“Shall declare” – what are you personally doing to fulfill this prophecy in Psalm 22. Are you even mentioned in this prophecy? If you are sharing the Gospel with others, you are mentioned in this prophecy. God specifically had you in mind, as well as all other Christians in all of history that have shared the Gospel, when He moved the pen of David to write this down, so many thousands of years ago.
CONCLUSION: You can have a part in declaring Jesus to the world. How big a part do you play in this prophecy in Psalm 22 about declaring Christ? Do you have a major part or perhaps a very small part, or do you even have a part in this prophecy at all? What are you personally doing to share the hope-filled message of Christ to the lost, hell-bound, world around you? Are you, as the angels were in Luke 2, a messenger for Christ spreading the good news of His birth and what His substitutionary death on the cross means to all who will accept Him as their Savior? Remember we deserve to die for our sins, but Jesus died on the cross for us, so we could spend forever with Him in Heaven. Perhaps you have not accepted Christ as your Savior. Maybe you need to talk with someone about being saved and becoming a Christian. It is very simple to do. (Romans 10:9, 10 & 13 – That if thou shalt confess with thy mouth the Lord Jesus, and shalt believe in thine heart that God hath raised him from the dead, thou shalt be saved. For with the heart man believeth unto righteousness; and with the mouth confession is made unto salvation. For whosoever shall call upon the name of the Lord shall be saved.)
A Christmas Story (Luke 2:1-20)
Luke 2:7 – “And she brought forth her firstborn son, and wrapped him in swaddling clothes, and laid him in a manger; because there was no room for them in the inn.”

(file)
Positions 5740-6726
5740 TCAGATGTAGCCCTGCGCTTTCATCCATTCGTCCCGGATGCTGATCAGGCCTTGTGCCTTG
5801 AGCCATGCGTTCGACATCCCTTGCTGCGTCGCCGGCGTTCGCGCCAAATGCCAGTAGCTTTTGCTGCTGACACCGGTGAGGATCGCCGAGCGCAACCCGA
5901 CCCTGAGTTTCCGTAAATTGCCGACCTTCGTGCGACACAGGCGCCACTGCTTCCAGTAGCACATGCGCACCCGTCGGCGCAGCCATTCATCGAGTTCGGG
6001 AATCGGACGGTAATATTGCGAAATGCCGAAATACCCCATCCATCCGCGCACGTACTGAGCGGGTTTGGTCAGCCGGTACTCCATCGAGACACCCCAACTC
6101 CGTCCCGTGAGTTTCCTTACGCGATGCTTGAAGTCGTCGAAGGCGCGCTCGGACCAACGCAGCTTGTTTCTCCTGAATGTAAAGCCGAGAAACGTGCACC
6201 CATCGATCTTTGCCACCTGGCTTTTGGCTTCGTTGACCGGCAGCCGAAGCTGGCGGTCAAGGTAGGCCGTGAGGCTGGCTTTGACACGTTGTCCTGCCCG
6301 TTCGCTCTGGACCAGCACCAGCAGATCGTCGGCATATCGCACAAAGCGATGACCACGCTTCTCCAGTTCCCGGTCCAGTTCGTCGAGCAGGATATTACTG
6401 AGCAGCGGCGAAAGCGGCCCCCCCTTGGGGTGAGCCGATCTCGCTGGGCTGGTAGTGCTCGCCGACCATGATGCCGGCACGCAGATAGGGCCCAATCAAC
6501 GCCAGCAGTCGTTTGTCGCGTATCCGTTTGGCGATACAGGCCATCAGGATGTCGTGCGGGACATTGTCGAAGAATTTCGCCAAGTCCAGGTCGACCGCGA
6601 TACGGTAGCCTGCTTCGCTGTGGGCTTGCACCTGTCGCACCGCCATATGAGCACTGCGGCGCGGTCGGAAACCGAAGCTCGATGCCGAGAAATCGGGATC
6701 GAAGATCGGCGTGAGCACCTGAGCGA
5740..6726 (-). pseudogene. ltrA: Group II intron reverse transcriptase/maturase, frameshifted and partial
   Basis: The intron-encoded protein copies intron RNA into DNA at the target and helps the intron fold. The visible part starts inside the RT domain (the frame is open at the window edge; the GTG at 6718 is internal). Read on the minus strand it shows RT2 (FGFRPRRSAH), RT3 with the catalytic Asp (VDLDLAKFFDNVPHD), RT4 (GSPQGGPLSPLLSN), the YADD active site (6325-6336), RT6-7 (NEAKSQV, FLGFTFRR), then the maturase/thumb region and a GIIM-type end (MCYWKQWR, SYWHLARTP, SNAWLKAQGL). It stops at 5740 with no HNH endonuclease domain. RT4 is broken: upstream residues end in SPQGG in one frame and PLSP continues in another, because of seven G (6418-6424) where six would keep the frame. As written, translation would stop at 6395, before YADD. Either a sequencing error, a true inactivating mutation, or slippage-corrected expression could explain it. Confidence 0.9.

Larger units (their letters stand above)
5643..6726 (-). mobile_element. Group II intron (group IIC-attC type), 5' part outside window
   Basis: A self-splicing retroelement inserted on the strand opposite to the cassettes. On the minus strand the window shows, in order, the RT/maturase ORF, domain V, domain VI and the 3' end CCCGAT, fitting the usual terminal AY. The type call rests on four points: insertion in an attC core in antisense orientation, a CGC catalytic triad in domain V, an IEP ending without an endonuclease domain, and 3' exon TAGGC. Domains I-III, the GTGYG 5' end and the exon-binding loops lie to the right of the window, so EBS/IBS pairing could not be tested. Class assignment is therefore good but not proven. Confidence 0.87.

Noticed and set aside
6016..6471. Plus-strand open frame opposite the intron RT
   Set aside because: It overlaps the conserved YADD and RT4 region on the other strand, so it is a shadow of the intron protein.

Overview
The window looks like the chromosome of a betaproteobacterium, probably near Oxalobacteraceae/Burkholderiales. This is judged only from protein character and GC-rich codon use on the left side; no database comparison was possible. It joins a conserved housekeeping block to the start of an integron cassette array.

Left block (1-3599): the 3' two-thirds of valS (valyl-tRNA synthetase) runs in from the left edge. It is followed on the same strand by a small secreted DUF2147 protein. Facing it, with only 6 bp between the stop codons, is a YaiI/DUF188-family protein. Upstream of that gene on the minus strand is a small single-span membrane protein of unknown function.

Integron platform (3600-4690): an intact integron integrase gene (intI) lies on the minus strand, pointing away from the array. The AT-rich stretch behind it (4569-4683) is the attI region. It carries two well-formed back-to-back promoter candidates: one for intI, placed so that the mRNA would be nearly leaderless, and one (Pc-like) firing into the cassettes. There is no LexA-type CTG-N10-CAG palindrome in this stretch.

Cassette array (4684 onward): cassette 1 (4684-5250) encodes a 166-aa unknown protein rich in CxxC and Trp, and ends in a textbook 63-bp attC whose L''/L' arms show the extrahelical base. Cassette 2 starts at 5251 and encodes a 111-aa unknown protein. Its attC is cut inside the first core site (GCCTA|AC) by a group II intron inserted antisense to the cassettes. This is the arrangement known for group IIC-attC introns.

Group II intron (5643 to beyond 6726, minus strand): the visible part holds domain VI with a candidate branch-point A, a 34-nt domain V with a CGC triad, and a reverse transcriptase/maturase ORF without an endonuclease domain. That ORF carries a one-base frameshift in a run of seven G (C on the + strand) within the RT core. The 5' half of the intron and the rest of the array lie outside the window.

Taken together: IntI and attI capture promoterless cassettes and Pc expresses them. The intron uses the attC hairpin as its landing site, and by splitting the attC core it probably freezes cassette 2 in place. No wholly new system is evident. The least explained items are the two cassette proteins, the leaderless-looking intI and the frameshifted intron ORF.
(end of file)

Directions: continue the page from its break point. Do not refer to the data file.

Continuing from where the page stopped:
We can learn some truths to live by, and model our lives by from the Christmas Story. The Christmas story is more than just a “story” it is an actual historical account of the birth of the Son of God. The truths we can learn from this account are numerous, we will just focus on a few.
The birth of the Son of God was a miraculous event that took place over 2,000 years ago in a small village in Israel named Bethlehem. There was no room for Joseph and Mary in the inn. Jesus was born and then placed in a manger. Shepherds were informed of His birth by a host of angels. They made haste to get to where the King was born. They boldly proclaimed the news of His birth in the surrounding area.
BIRTH PLACE OF BETHLEHEM (Luke 2:4-6 – And Joseph also went up from Galilee, out of the city of Nazareth, into Judaea, unto the city of David, which is called Bethlehem; (because he was of the house and lineage of David:)To be taxed with Mary his espoused wife, being great with child. And so it was, that, while they were there, the days were accomplished that she should be delivered.)